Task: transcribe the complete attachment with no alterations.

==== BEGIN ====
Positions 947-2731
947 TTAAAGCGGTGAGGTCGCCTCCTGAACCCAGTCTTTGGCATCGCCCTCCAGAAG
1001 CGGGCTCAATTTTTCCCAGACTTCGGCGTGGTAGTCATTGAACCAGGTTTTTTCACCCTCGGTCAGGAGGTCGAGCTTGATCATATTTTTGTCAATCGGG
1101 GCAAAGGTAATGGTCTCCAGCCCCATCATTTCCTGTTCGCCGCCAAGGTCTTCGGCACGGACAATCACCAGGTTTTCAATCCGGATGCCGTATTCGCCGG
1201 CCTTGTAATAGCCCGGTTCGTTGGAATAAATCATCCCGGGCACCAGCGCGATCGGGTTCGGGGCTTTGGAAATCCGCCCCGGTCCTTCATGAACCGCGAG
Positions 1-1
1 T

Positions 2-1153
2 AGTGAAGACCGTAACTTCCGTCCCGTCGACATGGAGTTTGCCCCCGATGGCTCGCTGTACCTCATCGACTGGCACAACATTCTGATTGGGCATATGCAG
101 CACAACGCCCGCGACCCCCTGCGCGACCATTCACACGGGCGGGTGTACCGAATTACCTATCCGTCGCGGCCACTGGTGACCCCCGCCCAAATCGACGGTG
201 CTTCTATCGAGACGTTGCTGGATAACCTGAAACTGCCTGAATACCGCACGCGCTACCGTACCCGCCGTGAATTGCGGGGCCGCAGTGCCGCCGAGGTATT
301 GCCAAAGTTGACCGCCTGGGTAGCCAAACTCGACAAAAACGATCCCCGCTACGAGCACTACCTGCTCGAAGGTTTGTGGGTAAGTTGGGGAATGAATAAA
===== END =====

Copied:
Positions 947-2731
947 TTAAAGCGGTGAGGTCGCCTCCTGAACCCAGTCTTTGGCATCGCCCTCCAGAAG
1001 CGGGCTCAATTTTTCCCAGACTTCGGCGTGGTAGTCATTGAACCAGGTTTTTTCACCCTCGGTCAGGAGGTCGAGCTTGATCATATTTTTGTCAATCGGG
1101 GCAAAGGTAATGGTCTCCAGCCCCATCATTTCCTGTTCGCCGCCAAGGTCTTCGGCACGGACAATCACCAGGTTTTCAATCCGGATGCCGTATTCGCCGG
1201 CCTTGTAATAGCCCGGTTCGTTGGAATAAATCATCCCGGGCACCAGCGCGATCGGGTTCGGGGCTTTGGAAATCCGCCCCGGTCCTTCATGAACCGCGAG
Positions 1-1
1 T

Positions 2-1153
2 AGTGAAGACCGTAACTTCCGTCCCGTCGACATGGAGTTTGCCCCCGATGGCTCGCTGTACCTCATCGACTGGCACAACATTCTGATTGGGCATATGCAG
101 CACAACGCCCGCGACCCCCTGCGCGACCATTCACACGGGCGGGTGTACCGAATTACCTATCCGTCGCGGCCACTGGTGACCCCCGCCCAAATCGACGGTG
201 CTTCTATCGAGACGTTGCTGGATAACCTGAAACTGCCTGAATACCGCACGCGCTACCGTACCCGCCGTGAATTGCGGGGCCGCAGTGCCGCCGAGGTATT
301 GCCAAAGTTGACCGCCTGGGTAGCCAAACTCGACAAAAACGATCCCCGCTACGAGCACTACCTGCTCGAAGGTTTGTGGGTAAGTTGGGGAATGAATAAA